Quiet Books: Can I hear a YES?!
Remember “edgy?” Okay, the word is still here. And I like it–I like edgy books. I admire the strength these authors put into their words, the sharp and almost painful voice with which their narrators tell their stories, and the power that pulls me in and keeps me turning the page, at times faster than I can really keep up with.
I also like books that AREN’T this way. Lately, I’ve heard the word “quiet” tossed around. People are talking about it on Twitter & Facebook. Writers are trying to figure out what it means, when they hear it from publishers and agents, and they’re trying to figure out–I think–if it has to be a bad thing. Because I think there is some sense out there that it may, indeed, be something that, well…won’t help your book get picked up and sold.
Honestly, I hope that’s not true. Not only because I suspect that my own writing may be more quiet than…edgy? Loud? Whatever that other thing is? But because–if my understanding of quiet books is right–I value them so much for the reading experience they bring me that I don’t want to see them go away.
I’ve been thinking about a few authors whose books I’ve read–some recently, some not so recently–books that I think of as “quiet.” (Some of these authors have also written what I’d called edgier books that I also loved, but I’m not talking about those today.) I’m going to name these books, and I want you all to take this labeling as a STRONG recommendation to go out and read them. Because they’re all incredible, powerful writers. Just…in a different way.
- Sara Zarr—Story of a Girl, Sweethearts
- Jennifer E. Smith—You Are Here, The Comeback Season
- Susan Taylor Brown–Hugging the Rock
- Jo Knowles, Jumping off Swings
- Mary Pearson–The Miles Between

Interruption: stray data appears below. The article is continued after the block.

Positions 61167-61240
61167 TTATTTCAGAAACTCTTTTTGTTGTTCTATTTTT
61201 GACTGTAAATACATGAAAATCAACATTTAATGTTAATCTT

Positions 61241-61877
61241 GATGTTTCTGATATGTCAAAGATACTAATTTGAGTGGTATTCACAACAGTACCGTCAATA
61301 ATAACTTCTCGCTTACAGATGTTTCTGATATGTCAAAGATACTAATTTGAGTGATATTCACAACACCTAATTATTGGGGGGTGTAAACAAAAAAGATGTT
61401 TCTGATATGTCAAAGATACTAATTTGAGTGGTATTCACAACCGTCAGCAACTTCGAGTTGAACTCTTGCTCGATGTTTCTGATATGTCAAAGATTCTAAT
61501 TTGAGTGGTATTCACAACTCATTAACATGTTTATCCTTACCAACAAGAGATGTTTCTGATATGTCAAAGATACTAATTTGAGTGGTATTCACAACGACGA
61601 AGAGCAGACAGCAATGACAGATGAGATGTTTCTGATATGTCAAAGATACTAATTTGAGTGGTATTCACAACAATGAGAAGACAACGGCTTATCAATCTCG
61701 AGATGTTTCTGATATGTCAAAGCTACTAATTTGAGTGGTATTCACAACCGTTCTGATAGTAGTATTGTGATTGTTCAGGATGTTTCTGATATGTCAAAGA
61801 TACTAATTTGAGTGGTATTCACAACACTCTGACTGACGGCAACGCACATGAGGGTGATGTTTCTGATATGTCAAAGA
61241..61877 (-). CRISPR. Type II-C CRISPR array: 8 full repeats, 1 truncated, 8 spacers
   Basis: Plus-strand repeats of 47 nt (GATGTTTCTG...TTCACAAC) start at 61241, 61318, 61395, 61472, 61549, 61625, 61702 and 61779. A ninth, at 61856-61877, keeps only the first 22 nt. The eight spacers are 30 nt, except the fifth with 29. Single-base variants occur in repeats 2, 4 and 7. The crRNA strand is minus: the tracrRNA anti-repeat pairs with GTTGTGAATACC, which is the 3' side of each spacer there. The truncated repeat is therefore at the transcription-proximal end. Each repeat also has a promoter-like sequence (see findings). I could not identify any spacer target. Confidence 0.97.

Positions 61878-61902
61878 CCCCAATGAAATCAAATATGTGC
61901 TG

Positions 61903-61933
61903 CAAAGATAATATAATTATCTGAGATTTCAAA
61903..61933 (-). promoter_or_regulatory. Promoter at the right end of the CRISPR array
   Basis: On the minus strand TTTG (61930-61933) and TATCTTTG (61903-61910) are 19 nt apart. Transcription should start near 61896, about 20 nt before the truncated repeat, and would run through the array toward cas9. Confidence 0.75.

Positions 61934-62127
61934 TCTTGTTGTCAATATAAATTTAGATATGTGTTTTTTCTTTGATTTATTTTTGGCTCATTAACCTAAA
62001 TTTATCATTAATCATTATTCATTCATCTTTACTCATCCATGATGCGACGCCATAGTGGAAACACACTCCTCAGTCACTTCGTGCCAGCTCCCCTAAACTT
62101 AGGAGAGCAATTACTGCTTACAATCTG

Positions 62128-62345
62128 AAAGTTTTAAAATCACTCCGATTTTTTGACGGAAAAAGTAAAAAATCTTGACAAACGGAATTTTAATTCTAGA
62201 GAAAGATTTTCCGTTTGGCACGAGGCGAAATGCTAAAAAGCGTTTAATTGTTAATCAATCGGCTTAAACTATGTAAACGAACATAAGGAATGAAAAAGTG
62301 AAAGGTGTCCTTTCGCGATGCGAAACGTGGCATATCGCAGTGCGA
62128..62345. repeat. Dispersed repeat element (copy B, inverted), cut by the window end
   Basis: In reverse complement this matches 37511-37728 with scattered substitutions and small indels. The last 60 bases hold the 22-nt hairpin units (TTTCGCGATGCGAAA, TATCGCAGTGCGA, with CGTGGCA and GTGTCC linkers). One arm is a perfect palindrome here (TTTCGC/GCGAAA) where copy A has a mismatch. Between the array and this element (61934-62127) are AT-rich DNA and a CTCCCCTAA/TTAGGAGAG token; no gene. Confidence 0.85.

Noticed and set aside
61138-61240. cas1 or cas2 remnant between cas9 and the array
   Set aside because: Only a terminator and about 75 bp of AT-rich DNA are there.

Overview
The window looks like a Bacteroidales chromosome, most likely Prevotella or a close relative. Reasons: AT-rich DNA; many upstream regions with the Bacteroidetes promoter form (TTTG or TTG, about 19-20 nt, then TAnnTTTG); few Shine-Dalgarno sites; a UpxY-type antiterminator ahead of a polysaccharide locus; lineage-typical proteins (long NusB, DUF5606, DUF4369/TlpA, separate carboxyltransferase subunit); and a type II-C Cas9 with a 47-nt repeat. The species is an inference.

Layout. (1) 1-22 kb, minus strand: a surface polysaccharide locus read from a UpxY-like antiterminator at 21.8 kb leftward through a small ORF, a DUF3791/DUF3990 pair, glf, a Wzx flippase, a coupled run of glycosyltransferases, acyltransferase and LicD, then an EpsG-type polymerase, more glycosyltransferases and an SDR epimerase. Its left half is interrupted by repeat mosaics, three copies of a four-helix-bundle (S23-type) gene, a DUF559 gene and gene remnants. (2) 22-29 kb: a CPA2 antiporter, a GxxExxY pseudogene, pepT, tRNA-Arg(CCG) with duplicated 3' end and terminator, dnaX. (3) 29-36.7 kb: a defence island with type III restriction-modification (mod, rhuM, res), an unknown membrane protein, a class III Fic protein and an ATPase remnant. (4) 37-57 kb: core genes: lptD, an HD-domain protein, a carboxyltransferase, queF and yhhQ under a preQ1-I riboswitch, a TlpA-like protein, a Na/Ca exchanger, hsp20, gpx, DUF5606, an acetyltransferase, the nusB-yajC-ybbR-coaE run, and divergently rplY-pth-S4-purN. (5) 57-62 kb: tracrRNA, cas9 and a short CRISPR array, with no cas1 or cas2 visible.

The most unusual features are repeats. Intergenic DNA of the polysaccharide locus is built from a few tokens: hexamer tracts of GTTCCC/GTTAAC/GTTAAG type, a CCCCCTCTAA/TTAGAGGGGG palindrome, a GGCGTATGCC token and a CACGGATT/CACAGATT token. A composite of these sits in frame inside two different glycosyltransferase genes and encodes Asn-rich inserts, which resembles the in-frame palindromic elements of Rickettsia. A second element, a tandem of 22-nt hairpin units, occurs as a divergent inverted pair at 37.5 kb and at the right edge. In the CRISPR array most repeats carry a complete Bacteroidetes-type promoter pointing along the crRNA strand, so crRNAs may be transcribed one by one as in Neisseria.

- Kathryn Fitzmaurice–The Year the Swallows Came Early
All of these books, like the edgy ones, deal with teens who face problems. BIG problems. MODERN problems. The two things that seem to be different, to me, are the pacing and the voice.
These books don’t rush. I’m not sure the edgy ones do, either, but I find myself rushing through them, often, to find out what’s coming next. These “quiet” stories don’t feel slow, I just feel like I have time to sit with them, to follow the explorations the author is making into character and choices and connections and to make my own explorations at the same time.
The narrative voices in these books also give me time. Somehow, there is a strength of character in the hero (even if they’re not 1st person, we’re almost always getting the story through the hero’s perspective) that makes me feel confident and safe. I’m not saying I read their stories knowing that they’ll be okay, or expecting a predictable ending. That’s not it. It’s that somehow I believe the hero has the strength to make it through their pain and their experiences, and that strength lets me breathe a bit more slowly and read for HOW they’re going to do that–to watch their choices with curiosity, sympathy, and hope.
I’m not doing this very well–telling you what I like so much about these books, without sounding like I’m putting down the others. Honestly, I like them all. I just get sad when I hear writers worrying about whether they shouldn’t write these books. I want to stand up and shout, wave my arm frantically to get their attention, and say, “Yes! Please! Keep writing!” I want to tell them that I crave their kind of story, and that I’m not the only one who feels that way.
Am I? 🙂